Many economists argue that the two are closely connected. Through collective bargaining, trade unions are able to raise workers’ wages and to improve their working conditions. Where unions are absent, employers have greater relative power.
This recognition has led to calls for a revival of trade unionism and of collective bargaining. In a more fragmented workforce where many workers are now self-employed or on precarious contracts this is difficult, but many trade unions have been finding ways to organise insecure workers.
One of the most insistent criticisms of trade agreements has been in relation to their impacts on the environment. International trade is of its nature carbon-generating, as goods are transported around the world. But trade agreements can also open up new markets for commodities produced in unsustainable ways, from fish to palm oil, tropical timber to cement.
Many people therefore argue that environmental protection should be a core principle of trade agreements. Indeed, trade deals could be a powerful mechanism to promote stronger commitments on climate change or biodiversity conservation, rather than weaker ones.
One proposal gaining increased attention is for ‘border carbon adjustment’. This would enable countries with strong climate policies to impose tariffs on imports of goods from countries with lower standards. This would ensure that trade did not become a ‘race to the bottom’ in which lower standards were effectively incentivised. But many developing countries are worried that any such border tax could simply turn into a form of trade protectionism which froze them out of developed country markets.
Leaving the EU means the UK needs to negotiate many new trade agreements – indeed the freedom to do so was one of the main arguments used in favour of Brexit.
Trade deals are no longer only, or even mainly, about reducing tariffs. They primarily focus now on reducing other ‘barriers to trade’, for example by aligning national regulations in areas such as product standards, professional qualifications and environmental protections.
Trade deal proposals are therefore often highly controversial, with many fearing they will lead to a lowering of existing standards and protections. The UK’s early discussions with the US around a post-Brexit deal were a case in point, with warnings that it would lead to the arrival of chlorinated chicken on UK shelves or the risk of further privatisation in the NHS.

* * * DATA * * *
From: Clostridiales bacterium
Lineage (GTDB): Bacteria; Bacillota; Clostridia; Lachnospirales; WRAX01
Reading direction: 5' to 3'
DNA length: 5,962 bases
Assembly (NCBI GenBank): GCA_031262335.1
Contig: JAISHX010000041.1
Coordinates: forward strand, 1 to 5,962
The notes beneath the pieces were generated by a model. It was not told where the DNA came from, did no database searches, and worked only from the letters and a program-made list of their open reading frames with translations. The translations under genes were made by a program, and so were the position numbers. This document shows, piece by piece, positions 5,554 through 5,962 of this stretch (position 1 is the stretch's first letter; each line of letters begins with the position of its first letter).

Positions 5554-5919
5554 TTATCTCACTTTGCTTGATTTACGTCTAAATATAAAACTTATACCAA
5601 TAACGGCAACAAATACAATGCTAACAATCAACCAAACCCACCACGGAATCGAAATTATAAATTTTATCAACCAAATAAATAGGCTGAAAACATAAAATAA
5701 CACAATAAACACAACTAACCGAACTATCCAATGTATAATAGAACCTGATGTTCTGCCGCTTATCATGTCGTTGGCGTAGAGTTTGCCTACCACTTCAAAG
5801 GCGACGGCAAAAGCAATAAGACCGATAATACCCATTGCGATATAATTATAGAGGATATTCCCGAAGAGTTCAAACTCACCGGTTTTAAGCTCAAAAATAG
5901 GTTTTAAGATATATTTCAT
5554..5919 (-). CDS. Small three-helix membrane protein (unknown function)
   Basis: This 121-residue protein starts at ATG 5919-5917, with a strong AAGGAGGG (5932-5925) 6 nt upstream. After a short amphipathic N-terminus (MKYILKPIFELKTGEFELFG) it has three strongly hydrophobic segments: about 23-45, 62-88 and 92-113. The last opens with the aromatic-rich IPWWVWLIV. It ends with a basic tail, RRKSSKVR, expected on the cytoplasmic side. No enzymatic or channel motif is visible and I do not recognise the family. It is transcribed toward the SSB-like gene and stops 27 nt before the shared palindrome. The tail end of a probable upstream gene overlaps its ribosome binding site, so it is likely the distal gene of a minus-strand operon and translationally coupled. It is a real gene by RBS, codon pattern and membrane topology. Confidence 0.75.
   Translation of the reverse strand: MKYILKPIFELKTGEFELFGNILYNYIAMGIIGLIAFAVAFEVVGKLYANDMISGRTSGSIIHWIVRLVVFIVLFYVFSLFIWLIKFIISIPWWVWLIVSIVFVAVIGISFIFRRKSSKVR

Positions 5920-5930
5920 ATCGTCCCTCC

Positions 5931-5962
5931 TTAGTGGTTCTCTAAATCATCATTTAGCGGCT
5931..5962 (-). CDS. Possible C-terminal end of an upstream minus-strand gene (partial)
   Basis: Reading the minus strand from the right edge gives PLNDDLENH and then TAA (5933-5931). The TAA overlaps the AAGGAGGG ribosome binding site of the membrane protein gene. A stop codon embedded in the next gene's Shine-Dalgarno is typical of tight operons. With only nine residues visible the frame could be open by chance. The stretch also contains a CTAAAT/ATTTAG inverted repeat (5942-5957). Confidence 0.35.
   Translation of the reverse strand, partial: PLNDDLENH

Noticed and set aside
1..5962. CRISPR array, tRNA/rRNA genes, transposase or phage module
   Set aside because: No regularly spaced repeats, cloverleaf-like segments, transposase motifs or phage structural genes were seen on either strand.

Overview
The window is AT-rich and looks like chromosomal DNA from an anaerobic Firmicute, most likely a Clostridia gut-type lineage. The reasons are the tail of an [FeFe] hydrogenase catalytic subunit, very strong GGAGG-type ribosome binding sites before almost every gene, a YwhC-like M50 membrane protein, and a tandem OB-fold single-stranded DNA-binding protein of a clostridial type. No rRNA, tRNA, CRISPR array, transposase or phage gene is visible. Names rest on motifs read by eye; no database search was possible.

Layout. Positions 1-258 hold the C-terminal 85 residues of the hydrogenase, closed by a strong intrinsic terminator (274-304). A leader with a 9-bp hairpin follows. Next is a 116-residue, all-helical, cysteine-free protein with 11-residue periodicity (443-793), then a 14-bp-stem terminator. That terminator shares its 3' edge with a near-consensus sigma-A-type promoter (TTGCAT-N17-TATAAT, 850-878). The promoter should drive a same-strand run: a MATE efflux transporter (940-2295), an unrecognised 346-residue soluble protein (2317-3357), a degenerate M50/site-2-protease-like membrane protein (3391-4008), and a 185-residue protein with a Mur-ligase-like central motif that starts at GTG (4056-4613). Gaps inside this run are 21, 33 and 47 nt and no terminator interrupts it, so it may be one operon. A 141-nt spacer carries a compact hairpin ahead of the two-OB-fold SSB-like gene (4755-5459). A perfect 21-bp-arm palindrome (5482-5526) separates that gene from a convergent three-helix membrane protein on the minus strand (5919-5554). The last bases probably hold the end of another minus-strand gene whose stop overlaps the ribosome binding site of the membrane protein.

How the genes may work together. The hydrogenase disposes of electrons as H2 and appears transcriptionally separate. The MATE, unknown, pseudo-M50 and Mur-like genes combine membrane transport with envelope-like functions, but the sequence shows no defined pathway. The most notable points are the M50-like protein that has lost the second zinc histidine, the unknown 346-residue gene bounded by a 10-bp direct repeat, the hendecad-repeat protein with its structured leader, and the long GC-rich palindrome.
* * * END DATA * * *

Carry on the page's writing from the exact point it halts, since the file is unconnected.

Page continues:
One of the elements of trade agreements which has led to particular opposition is the widespread use of ‘Investor-State Dispute Settlement’ (ISDS). This is a mechanism under which a company from one signatory state investing in another can argue that new laws or regulations could negatively affect its expected profits or investment potential, and seek compensation in a binding (and often secret) arbitration tribunal. This effectively elevates the rights of corporations above a country’s democratic right to decide its own laws.
The pandemic has sharpened the pre-existing economic disparity between men and women. Women are more likely to have lost work and income. They are more likely to work in low-paid, insecure frontline roles. In many of the sectors that have suffered most - retail, hospitality, tourism - women are over-represented.
During the pandemic women have continued to do more unpaid domestic and care work than men. During school closures, for instance, 70% of mothers reported being completely or mostly responsible for homeschooling, and mothers were 50% more likely to be interrupted during paid work hours. Covid disproportionately affected women’s mental health.
Covid lockdowns also sharply increased the incidence of domestic violence. Low income and migrant status both significantly increase women’s vulnerability to domestic abuse, underlining the need for policymakers to understand how gender intersects with other axes of inequality.
Looking towards the critical UN climate conference COP26 in Glasgow in November, the UK government published its ‘10-point plan for a green industrial revolution’ at the end of 2020.
It pledges to mobilise £12 billion of government investment, and potentially three times as much from the private sector, to create and support up to 250,000 green jobs.
The ten areas of focus are offshore wind, low carbon hydrogen, nuclear power, zero emission vehicles, green public transport, ‘jet zero’ and green ships, greener buildings, carbon capture, usage and storage, protection of the natural environment and green finance and innovation.
While some aspects of the plan were welcomed by environmental groups, others criticised it for vagueness and for failing to clarify how the UK would achieve its statutory emissions reduction targets, including its commitment to ‘net zero’ emissions by 2050.